Oregon, Minnesota, Kansas, Florida - these have always been mutual fund companies' middle-America domains when it comes to cost-effective call centers.

But with the overall cost of a service center representative easily topping $45,000 a year, call volumes way down amid a depressed market, margins thinning, layoffs putting many call centers at half capacity and investors asking tough questions - some fund companies are joining other leading American corporations in some truly out-of-the-box thinking. They're moving their back offices and call centers overseas.

And they're not only finding that call center employees in Manila, Johannesburg or New Delhi can cost as little as $4,000 a year in salary and operations costs can fall by 40% or more. They're also discovering that these are dedicated, motivated, smart workers who take their work so seriously that they view it as an executive career.

In fact, earlier this month Fidelity U.K. confirmed that it is transporting 1,000 back-office positions in account administration, computer systems and support from Tonbridge and Lower Kingswood, England to New Delhi, India.

As for Sony's decision to move to the Far East, "the people in Manila are very customer-focused, very polite," said Maureen Read, vice president, operations and customer information services for Sony Electronics. Read oversees Sony's 600-seat call center in Fort Meyers, Fla., and outsourced an additional 100-seats in the Philippines a year ago. The experiment, where a multitude of product-related questions are handled, has been going so well that Sony is in the process of setting up a 20-position e-mail service center in Bangalor and a 50-position call center in Janai, both in India. Although Sony is testing the overseas waters with only a few seats at first - new positions that are not replacing existing jobs in the U.S., Read is quick to add - it is quite possible that Sony might expand further overseas.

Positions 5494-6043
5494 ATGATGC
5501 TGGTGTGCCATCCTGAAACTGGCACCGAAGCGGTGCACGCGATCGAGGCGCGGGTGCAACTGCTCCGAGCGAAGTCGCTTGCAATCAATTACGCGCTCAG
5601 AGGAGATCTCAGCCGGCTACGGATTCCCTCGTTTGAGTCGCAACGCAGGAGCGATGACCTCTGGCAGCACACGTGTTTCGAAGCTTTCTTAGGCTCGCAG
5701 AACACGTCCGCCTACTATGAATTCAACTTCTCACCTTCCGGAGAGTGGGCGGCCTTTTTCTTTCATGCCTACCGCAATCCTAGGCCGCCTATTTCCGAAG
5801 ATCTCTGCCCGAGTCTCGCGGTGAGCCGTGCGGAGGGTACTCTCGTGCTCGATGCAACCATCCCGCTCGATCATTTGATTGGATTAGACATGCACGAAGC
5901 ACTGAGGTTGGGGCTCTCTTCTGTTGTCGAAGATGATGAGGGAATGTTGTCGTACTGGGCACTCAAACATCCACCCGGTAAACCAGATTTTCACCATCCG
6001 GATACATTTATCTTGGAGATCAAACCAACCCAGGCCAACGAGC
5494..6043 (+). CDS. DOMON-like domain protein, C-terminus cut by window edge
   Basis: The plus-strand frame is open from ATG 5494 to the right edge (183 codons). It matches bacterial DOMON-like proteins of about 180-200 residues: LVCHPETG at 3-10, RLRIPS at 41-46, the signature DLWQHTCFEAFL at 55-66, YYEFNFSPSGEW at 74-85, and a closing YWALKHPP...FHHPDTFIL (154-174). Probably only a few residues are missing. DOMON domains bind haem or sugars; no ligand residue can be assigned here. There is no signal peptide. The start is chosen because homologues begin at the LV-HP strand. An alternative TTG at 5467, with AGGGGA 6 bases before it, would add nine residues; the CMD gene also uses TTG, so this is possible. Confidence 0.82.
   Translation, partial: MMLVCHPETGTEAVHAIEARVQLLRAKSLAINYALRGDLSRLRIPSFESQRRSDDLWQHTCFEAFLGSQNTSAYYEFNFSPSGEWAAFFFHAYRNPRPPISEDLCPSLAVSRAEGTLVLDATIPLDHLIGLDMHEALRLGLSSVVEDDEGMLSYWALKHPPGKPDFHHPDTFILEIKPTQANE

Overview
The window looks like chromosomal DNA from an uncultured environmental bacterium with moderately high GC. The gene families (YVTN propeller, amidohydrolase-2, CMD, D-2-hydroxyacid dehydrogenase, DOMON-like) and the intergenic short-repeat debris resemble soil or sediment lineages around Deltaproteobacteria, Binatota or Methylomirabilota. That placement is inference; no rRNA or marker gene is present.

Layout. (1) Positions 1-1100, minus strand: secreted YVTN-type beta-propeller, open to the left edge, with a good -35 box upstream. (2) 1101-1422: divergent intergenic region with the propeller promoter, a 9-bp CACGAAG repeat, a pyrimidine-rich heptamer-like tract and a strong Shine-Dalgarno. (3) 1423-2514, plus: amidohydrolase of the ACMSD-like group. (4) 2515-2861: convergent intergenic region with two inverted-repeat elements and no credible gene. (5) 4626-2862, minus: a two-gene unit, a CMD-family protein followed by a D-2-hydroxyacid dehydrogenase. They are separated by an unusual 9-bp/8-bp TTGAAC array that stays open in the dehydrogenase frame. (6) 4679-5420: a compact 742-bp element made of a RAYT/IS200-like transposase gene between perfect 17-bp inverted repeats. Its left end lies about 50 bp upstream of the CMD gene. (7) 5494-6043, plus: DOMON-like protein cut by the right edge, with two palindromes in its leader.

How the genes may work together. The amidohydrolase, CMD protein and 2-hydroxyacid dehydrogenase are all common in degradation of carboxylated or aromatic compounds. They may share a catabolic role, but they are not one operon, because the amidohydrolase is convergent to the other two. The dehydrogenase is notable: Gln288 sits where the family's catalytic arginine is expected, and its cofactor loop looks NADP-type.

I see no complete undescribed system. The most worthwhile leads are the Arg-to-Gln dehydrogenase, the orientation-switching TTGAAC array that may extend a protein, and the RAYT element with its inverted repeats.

JVC National Customer Relations Manager Mike Colicchio, who also runs a 25-seat call center in Manila, says these are "truly customer-centered" employees who "continually show a willingness to do just what we need."

As to whether setting up shop on the other side of the world was a hard decision for Sony, Read responds: "As long as you understand business and the challenges of the ways the world, you can make these leaps."

Dramatically lower telecommunications costs and the availability of a well-educated work force is what has made all of this possible, said Robert S. Brennan, senior vice president with Georgeson Shareholder of New York. For example, the cost of a T1 line from the U.S. to Manila has fallen from $20,000 a month to below $8,000, said Brennan, whose subsidiary firm, Source One Communications, is the contact center provider for both Sony's and JVC's Philippine call centers. For customers dialing into Sony or JVC's 800-number phone lines, the fact that the call is being answered half a world away is never apparent, Brennan said. The Philippines invested heavily in a self-healing, fiber-optic network that provides superior voice/data quality vs. older, more inconsistent satellite-relay methods.